The hop is not long enough! Multi-band booster: “Hold my beer, I’ve got this”

With ever mounting pressure on the spectrum available to them, service providers need a surefire way to boost their assets so they can deliver the microwave backhaul performance required. Here’s a look at the multi-band booster method: a radically different way of using spectrum efficiently.

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Strategic Product Manager

Strategic Product Manager

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Struggling with figuring out how to backhaul your 5G equipment?

“Fiber is OK, but not always an option for multiple reasons.”
“Microwave used to cut it, but now the capacity requirements are so much higher.”
There is however another solution which has been around for a few years now: the multi-band booster microwave/mmW hop, your new best friend.

A winning combination for high-capacity backhaul

So, what exactly is a multi-band booster hop? It’s when you combine two different frequencies over one hop. This means combining an E-band radio (70/80GHz) with a microwave radio (18GHz), for example.

Assume that you can transmit 300Mbps over the 18GHz radio and 5Gbps over the E-band radio… When combined, that would give you a total capacity of 5.3Gbps – which is good enough for many 5G sites.

The trick is to play with the availability figures for the combined hop. Let’s say that you set up the hop so that the 18GHz radio has an availability of 99.999 percent and the E-band say 99.9 percent… That would give you 300Mbps with five minutes of downtime per year and you would have 5.3Gbps with 8.7 hours’ downtime per year. And of course, you can prioritize the traffic so that the high-priority traffic for those mere 8.7 hours gets access to the 300Mbps available. Now how does that sound?

How far did you say?

You have the capacity. Now you have to reach that hill 6km away. Is that possible? As mentioned above, given that you allow a lower availability for the E-band hop, this can be done perfectly well by applying the multi-band booster concept. The best thing is that this method has already been proven in the field on a large scale.

Multi-band booster is widely used by all the service providers in Poland, and the distances they reach are impressive. An astonishing 11 percent of all mobile broadband hops are actually greater than 6km, as illustrated in the graphs below. The hop length that can be reached is of course dependent on which rain zone a particular network is located in, but rest assured that the E-band radios in a multi-band booster combination can be used for much longer distances than the typical 0-2km commonly associated with products in the 70/80GHz spectrum.

Need an even longer distance?

What to do if the hop distance required is greater, but you still need 10Gbps of capacity? Well, then you can combine a long-haul hop with a short-haul hop: the same principle as with the E-band multi-band booster, but now between 18GHz and 7GHz, for example.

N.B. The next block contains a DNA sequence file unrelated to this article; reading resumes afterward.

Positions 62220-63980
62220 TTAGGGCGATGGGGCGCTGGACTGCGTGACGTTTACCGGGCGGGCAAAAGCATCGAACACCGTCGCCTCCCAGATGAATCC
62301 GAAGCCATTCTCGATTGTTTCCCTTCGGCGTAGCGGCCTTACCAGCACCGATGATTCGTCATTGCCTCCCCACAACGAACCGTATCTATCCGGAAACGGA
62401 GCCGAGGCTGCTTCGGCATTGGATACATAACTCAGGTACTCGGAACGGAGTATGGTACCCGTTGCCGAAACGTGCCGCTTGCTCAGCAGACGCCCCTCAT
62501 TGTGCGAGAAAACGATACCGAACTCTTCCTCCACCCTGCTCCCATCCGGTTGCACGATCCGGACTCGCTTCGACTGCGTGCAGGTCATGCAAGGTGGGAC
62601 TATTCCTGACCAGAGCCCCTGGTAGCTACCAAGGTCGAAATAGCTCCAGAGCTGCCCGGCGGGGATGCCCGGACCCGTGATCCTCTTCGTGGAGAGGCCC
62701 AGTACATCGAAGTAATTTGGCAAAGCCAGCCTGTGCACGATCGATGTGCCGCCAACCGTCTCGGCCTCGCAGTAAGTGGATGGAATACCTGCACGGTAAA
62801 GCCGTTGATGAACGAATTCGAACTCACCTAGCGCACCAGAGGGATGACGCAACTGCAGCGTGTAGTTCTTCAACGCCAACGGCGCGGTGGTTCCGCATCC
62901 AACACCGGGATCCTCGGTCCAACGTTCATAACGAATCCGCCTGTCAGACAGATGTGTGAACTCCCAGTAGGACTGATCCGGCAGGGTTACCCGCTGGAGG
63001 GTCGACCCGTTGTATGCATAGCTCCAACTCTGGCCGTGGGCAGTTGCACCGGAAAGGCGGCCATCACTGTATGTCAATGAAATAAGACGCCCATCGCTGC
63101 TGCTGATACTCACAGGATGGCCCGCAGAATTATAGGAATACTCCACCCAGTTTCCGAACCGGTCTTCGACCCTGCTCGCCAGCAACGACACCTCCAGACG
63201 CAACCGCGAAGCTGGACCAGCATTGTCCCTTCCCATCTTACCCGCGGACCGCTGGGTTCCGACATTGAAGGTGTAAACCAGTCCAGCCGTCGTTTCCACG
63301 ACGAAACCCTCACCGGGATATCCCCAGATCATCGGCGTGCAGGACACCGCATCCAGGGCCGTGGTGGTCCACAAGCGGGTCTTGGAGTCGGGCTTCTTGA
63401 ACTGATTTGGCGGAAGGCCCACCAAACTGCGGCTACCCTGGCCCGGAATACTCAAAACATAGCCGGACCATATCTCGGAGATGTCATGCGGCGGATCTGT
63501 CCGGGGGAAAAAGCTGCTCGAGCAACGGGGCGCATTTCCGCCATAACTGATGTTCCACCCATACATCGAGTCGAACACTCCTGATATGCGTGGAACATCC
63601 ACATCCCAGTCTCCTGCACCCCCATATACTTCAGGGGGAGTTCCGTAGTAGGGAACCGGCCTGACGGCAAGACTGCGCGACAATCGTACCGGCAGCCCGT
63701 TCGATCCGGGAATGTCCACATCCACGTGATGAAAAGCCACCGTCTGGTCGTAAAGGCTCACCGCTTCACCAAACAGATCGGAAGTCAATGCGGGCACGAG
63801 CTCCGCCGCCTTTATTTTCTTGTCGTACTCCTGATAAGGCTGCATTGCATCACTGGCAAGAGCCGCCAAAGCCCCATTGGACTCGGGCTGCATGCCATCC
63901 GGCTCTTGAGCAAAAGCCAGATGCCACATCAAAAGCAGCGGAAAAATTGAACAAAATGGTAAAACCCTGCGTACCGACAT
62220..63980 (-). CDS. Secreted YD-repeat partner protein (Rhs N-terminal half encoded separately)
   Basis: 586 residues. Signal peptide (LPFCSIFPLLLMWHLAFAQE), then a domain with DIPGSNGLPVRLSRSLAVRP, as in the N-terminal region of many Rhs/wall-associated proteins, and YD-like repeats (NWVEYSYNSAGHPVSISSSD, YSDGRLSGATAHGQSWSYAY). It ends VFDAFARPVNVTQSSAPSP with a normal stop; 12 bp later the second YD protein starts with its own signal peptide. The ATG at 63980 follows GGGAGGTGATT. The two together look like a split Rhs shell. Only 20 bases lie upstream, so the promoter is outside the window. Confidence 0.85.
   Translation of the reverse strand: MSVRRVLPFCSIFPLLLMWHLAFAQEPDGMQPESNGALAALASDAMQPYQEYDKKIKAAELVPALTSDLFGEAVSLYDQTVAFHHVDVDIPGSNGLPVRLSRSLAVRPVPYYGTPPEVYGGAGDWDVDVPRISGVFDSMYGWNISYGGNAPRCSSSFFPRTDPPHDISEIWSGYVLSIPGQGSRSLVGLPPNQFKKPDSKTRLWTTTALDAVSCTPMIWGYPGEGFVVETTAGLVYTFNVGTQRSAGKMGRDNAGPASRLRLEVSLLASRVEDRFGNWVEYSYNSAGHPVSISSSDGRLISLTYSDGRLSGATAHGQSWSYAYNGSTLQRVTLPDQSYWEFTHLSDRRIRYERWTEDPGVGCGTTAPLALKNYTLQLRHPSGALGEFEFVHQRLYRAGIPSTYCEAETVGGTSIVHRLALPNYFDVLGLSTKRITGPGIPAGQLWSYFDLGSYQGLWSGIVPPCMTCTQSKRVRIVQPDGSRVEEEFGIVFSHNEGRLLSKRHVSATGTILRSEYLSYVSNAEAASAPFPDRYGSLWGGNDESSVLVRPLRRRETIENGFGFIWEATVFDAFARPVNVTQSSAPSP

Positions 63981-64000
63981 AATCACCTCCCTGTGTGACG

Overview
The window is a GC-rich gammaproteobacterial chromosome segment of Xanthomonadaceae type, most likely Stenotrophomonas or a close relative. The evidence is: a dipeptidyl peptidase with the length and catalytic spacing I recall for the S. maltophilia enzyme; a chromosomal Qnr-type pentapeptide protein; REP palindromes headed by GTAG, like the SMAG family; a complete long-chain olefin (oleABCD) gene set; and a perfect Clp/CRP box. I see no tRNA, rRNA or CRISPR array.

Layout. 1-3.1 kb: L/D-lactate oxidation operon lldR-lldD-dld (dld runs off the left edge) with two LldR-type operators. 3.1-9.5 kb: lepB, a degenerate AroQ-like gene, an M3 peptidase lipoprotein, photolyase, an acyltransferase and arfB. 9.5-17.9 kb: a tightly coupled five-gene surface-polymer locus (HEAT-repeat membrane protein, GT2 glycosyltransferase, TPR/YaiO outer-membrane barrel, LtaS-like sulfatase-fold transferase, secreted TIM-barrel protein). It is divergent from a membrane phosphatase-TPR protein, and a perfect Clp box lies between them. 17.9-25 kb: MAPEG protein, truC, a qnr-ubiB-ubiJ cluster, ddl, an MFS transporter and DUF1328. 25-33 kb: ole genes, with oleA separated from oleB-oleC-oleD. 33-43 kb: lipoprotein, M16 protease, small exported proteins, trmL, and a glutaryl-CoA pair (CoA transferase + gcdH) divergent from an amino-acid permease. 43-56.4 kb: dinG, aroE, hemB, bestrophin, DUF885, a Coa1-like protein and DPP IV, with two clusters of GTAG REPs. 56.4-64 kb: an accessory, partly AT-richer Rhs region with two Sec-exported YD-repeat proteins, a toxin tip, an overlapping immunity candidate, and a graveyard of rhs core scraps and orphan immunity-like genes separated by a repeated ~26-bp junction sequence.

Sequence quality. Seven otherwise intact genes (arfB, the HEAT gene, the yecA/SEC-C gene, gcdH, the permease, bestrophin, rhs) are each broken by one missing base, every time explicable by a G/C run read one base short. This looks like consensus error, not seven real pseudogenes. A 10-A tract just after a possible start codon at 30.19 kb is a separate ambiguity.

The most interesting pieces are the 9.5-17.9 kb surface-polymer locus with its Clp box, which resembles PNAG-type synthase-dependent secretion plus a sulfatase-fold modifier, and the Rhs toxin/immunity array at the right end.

Combining a long-haul hop (7GHz, 56MHz channel, 8+0 configuration) with a short-haul hop (18GHz, 112MHz channel, 4+0 configuration) will give 10Gbps with 99.9 percent availability: in other words, 8.7 hours’ downtime per year. And you have 2.5Gbps with 99.99 percent availability too! So, during the 8.7 hours’ downtime of 10Gbps, you still have 2.5Gbps. All this over a whopping distance of 20km!

Can multi-band booster even save me money?

OK, so you benefit from greater distances and more capacity using multi-band booster solutions. But could it even be that you can save yourself a cent or two? Well, yes, actually you can.

Comparing three different 10Gbps solutions in the German market shows that the lowest total cost of ownership is reached by using microwave (0-3km, standalone E-band / 3-5km, multi-band booster configurations) compared with dark fiber and self-built fiber. This is because the cost of leasing fiber or building your own is higher than the cost of investing in your own microwave hop – and the greater the distance, the greater the savings, as seen in the graph below.

Hop length x capacity = success

The combination of lower and higher frequencies – in other words, a multi-band booster configuration – offers you the best of two worlds: the long reach and high availability of the lower frequency, and the boost injected via the higher frequency significantly multiplying the capacity. The best thing is that the multi-band booster is readily available, and is starting to be deployed all around the world – both in existing 4G networks but above all, in preparation for the 5G rollouts to come.

Interested to learn more about this topic? Visit our Microwave multi-band booster page, and don’t forget to try out the virtual tool yourself!

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